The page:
I had to go straight from a meeting of the New York Drama Critics’ Circle to an off-Broadway show, so I didn’t have a chance to post the winners of our annual awards, on which we voted this afternoon. To find out who won what, go here.
Archives for April 30, 2010
Some anonymous scoundrel for whom hell isn’t nearly hot enough hacked ArtsJournal on Monday night, thereby bringing down the whole site and all of its associated blogs, this one included. Our Girl, CAAF, and I haven’t able to post anything since Tuesday morning, and though the malicious malware that shut us down is long gone, the lights didn’t go back on for many readers until just a few minutes ago.
Doug McLennan, who runs ArtsJournal, explains what happened–and why Google has wrongly kept you from reading this blog for the past couple of days–in this posting.
As of this hour, all of our accumulated postings are now published and we’re back in business again. Profuse apologies if you’ve been trying in vain to pay us a visit. Believe me, we’re glad to be back!
In today’s Wall Street Journal drama column, I cover the opening of the Broadway revival of August Wilson’s Fences, a great American play in which Viola Davis is giving the performance of a lifetime. I also have a few things to say about Enron. Here’s an excerpt.
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Denzel Washington is by far the biggest name associated with the first Broadway revival of August Wilson’s “Fences,” but my guess is that it’s Viola Davis whose performance is going to stick with you. Not that Mr Washington is anything less than solid, but Ms. Davis is something else again. I knew she was a remarkable artist–anyone who saw her in the Off-Broadway premiere of Lynn Nottage’s “Intimate Apparel” or the film version of John Patrick Shanley’s “Doubt” knows that–but what she’s doing this time around goes straight into my scrapbook of stage performances from which you learn how brutally true to life great acting can be….
It was Wilson’s special achievement to forge the everyday speech of working-class blacks into a language poetic enough to encompass tragedy. Time and again in “Fences” the actors utter sentences so pointed that they make you want to laugh out loud with delight: “I told him if he wasn’t the marrying kind, then move out the way so the marrying kind could find me.” “The only thing I knew was the time had come for me to leave my daddy’s house. And right there the world suddenly got big.”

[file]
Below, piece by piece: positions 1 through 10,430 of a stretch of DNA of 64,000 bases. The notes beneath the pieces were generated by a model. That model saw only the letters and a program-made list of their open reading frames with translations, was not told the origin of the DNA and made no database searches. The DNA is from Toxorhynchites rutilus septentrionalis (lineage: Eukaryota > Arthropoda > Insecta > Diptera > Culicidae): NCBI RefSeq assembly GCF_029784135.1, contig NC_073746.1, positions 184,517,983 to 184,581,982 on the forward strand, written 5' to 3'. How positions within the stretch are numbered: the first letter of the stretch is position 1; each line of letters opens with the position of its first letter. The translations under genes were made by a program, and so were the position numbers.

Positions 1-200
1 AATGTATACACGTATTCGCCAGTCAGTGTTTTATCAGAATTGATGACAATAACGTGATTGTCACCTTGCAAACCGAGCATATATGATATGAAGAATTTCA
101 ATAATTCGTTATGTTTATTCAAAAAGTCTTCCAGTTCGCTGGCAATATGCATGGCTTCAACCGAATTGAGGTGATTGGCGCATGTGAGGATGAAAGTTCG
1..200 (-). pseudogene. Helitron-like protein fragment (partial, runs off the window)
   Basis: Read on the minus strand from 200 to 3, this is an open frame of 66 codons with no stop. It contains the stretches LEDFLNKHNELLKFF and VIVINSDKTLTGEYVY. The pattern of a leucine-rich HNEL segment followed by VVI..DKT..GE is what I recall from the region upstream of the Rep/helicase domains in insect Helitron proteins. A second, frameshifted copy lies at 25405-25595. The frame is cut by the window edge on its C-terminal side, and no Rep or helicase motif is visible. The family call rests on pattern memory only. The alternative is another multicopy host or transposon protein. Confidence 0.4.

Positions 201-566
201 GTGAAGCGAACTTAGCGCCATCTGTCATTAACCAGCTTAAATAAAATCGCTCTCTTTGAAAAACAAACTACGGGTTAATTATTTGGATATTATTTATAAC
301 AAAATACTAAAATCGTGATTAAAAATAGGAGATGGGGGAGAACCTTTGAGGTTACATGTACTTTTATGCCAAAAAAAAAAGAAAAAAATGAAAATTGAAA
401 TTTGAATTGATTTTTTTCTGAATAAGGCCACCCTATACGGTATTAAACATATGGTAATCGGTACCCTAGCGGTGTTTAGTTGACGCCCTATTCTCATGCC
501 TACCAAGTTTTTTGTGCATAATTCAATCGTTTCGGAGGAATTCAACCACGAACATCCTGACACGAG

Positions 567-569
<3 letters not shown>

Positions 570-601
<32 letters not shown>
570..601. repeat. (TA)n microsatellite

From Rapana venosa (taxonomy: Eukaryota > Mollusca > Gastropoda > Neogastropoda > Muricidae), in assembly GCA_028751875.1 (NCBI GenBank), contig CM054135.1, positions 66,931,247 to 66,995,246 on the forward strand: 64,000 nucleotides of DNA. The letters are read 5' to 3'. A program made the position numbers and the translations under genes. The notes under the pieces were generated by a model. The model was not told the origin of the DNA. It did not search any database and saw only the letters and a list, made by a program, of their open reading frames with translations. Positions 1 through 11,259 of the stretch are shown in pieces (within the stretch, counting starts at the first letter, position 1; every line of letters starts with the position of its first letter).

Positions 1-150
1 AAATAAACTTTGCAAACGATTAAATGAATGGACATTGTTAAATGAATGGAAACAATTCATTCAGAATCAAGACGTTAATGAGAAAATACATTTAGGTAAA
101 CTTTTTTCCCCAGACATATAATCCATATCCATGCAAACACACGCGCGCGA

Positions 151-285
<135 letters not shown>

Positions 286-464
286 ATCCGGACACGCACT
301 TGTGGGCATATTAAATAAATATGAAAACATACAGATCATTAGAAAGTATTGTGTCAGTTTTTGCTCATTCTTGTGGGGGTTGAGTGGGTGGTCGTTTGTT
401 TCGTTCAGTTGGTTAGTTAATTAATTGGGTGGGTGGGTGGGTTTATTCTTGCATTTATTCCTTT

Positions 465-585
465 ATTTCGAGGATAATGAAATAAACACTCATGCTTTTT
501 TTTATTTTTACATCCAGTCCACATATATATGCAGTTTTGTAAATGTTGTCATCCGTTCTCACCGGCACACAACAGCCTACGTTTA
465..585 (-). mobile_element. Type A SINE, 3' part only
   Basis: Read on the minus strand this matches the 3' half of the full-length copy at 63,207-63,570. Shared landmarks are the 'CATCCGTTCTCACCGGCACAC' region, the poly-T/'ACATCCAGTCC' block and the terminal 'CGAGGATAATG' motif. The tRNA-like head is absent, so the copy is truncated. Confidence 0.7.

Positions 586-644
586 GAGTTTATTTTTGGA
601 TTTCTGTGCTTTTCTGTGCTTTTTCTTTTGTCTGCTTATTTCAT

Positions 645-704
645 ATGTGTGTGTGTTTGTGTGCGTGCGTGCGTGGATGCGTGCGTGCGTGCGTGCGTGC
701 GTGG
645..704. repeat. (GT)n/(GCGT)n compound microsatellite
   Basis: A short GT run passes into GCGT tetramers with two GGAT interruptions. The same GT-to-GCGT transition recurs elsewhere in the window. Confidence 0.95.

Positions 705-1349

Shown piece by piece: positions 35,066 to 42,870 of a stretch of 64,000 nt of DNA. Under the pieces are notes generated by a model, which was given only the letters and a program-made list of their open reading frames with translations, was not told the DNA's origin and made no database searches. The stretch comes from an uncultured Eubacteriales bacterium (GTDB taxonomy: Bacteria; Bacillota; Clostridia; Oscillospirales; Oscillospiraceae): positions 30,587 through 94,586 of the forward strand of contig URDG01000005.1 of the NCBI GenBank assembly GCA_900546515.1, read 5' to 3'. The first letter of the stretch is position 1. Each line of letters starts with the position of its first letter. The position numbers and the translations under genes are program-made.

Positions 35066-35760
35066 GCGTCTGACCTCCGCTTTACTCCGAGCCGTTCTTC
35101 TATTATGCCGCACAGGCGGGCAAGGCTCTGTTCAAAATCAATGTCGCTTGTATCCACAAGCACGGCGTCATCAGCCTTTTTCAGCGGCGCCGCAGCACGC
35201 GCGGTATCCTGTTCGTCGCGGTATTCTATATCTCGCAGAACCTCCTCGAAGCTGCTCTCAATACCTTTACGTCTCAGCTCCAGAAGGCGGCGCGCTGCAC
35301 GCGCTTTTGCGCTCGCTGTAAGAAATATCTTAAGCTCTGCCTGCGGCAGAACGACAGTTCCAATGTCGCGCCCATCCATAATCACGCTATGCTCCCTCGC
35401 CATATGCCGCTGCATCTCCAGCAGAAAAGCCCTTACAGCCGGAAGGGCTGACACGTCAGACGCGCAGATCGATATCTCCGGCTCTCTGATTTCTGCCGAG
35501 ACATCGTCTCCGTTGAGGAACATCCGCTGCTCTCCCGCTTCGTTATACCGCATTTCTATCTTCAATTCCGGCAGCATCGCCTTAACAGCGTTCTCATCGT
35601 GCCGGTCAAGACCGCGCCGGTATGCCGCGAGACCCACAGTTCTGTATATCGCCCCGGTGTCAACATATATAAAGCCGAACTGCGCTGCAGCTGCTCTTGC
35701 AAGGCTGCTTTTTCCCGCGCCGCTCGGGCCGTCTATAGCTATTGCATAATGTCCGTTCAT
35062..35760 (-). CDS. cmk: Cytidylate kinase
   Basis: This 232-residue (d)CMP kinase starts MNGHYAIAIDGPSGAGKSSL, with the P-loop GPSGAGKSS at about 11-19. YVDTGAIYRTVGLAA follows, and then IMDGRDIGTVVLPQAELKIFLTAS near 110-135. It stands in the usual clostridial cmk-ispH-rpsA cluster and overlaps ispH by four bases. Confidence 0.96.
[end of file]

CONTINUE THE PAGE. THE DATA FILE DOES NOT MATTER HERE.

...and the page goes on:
Ms. Davis speaks her share of these sentences with relish, but she also makes us see their meaning. When Mr. Washington confesses that he has betrayed her, she appears to shrink before your eyes. “You telling your wife this?” she cries. “I have to wait 18 years to hear something like this?” Then her arms flail at random, as if she were a puppet whose strings had been clipped by despair….
Can good topical theater be spun out of nine-year-old news? Maybe, but you won’t prove it by Lucy Prebble’s “Enron,” a ripped-from-the-headlines black comedy about the rise and fall of the corporation whose 2001 collapse sent shivers through the world of finance that are felt to this day. Rupert Goold’s ultra-flashy production abounds with high-tech stage trickery, none of which manages to conceal the thinness and triviality of Ms. Prebble’s surprisingly unamusing script….
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Read the whole thing here.
In Saturday’s “Sightings” column for The Wall Street Journal, I pay tribute to Gene Lees, the song lyricist and music journalist whose passing I noted last week. Gene, whom I had the honor to know for the last twenty-odd years of his life, was a greatly gifted writer and a lovable–if difficult–man, and I did my best to convey something of his complex essence in this piece.
If you’re curious, pick up a copy of tomorrow’s Journal and see what I have to say.
UPDATE: Read the whole thing here.
“Passion persuades me one way, reason another. I see the better and approve it, but I follow the worse.”